Lesson 1: Be an Artist Not a Hacker
When you think of the word artist what comes to mind?
You probably think of someone with a high level of skill who values and takes pride in their creations. It’s all about mastery and craft. What they produce is beautiful, and it has taken them a lifetime to develop their skills.
I would be willing to bet that the word hacker is usually thought of in a negative sense. Hackers can create unfavorable circumstances and the innocent by-stander is the one who suffers. Doesn’t sound so beautiful does it?
There’s a big difference between a hacker and an artist.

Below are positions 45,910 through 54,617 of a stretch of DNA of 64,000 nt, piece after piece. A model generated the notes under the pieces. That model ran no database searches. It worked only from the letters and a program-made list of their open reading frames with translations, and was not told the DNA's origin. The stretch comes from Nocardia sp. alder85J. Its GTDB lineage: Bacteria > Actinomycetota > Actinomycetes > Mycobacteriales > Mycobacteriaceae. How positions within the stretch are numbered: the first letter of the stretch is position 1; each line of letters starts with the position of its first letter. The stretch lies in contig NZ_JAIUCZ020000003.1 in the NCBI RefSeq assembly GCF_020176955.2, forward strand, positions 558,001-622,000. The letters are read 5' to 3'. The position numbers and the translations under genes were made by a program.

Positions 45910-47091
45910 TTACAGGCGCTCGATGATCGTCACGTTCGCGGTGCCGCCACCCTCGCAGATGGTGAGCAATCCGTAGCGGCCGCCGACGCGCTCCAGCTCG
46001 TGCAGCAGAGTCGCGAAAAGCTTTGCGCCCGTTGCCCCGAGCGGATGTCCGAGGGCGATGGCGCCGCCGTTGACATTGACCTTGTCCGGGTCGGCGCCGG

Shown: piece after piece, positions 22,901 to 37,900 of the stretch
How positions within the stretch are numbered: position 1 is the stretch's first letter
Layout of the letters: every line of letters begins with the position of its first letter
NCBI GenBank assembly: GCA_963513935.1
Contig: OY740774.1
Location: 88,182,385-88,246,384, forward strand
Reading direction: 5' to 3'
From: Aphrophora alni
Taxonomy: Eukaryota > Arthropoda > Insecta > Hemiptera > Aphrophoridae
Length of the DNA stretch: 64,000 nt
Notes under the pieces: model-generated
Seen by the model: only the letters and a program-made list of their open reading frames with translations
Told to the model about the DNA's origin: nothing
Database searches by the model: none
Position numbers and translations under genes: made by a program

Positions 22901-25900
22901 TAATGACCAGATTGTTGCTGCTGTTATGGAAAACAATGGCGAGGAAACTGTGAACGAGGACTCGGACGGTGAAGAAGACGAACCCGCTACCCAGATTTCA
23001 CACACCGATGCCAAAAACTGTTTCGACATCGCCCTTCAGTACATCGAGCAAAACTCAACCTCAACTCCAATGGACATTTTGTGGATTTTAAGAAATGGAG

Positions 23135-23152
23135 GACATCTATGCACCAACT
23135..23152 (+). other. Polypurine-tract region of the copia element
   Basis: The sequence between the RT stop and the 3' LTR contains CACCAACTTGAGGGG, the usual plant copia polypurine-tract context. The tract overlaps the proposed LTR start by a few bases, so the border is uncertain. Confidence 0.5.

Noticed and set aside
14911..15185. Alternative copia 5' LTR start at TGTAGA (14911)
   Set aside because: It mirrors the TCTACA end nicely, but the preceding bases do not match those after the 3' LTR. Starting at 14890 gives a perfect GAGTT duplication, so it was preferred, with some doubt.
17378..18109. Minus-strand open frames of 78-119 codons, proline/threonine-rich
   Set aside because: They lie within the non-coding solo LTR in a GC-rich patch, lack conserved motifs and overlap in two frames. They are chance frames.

I’ve experienced both types of individuals in the technology field.
There are those who strive to produce high quality, well designed systems or products. This is the artist in technology. They take their craft to an art form and are always striving to improve and produce quality results despite the push back they may receive from upper management and those more concerned with the bottom line.
They believe in a sound foundational architecture and use proven patterns and techniques they know work.
However, producing and shipping higher quality products may take just a little longer than poor quality ones, but to the artist it’s about integrity, producing exceptional results, taking pride in their craft and valuing what they have to offer… they’re a Linchpin, as Seth Godin would say.
Where as the hacker is someone who doesn’t care about all that “art” stuff… they want fast, fast, fast no matter what it takes. They spend more time trying to figure out short cuts that lead to poor quality results versus taking the time it takes so they save time in the long run.